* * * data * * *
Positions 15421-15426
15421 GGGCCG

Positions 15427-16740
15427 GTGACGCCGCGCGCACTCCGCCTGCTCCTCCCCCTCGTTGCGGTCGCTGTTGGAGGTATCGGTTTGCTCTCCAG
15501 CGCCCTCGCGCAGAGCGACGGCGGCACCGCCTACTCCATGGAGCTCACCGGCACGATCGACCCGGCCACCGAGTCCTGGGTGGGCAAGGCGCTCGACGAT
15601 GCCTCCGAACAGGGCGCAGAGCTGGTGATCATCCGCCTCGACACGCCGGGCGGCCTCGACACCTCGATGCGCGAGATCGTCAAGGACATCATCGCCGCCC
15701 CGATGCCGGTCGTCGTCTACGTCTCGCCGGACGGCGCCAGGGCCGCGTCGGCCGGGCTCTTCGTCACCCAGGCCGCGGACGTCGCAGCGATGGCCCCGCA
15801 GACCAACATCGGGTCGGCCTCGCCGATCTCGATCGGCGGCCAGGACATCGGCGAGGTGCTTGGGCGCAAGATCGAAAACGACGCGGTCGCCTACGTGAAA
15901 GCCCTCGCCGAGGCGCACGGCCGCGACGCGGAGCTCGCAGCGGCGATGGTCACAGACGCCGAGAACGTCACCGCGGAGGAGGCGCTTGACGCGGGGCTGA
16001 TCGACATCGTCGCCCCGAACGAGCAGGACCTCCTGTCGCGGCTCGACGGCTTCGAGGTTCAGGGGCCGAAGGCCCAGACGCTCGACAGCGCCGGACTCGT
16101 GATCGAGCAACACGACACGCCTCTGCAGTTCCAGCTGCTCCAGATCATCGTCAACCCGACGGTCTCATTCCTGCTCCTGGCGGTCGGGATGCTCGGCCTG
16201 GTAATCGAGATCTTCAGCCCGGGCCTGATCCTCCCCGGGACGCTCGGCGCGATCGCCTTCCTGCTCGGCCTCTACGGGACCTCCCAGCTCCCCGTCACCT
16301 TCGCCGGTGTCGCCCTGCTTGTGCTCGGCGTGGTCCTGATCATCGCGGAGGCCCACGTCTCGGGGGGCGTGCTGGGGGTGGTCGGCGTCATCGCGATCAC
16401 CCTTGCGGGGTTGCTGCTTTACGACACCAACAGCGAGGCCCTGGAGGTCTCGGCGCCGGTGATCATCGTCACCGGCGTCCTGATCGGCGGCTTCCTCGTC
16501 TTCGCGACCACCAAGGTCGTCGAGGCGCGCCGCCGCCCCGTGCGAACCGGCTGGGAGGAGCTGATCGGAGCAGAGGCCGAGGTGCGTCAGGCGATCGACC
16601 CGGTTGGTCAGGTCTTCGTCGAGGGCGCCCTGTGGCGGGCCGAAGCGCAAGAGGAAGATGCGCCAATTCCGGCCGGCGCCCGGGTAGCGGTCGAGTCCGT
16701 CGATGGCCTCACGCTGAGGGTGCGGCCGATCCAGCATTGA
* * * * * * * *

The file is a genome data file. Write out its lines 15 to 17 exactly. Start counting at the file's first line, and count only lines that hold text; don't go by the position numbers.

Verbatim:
16501 TTCGCGACCACCAAGGTCGTCGAGGCGCGCCGCCGCCCCGTGCGAACCGGCTGGGAGGAGCTGATCGGAGCAGAGGCCGAGGTGCGTCAGGCGATCGACC
16601 CGGTTGGTCAGGTCTTCGTCGAGGGCGCCCTGTGGCGGGCCGAAGCGCAAGAGGAAGATGCGCCAATTCCGGCCGGCGCCCGGGTAGCGGTCGAGTCCGT
16701 CGATGGCCTCACGCTGAGGGTGCGGCCGATCCAGCATTGA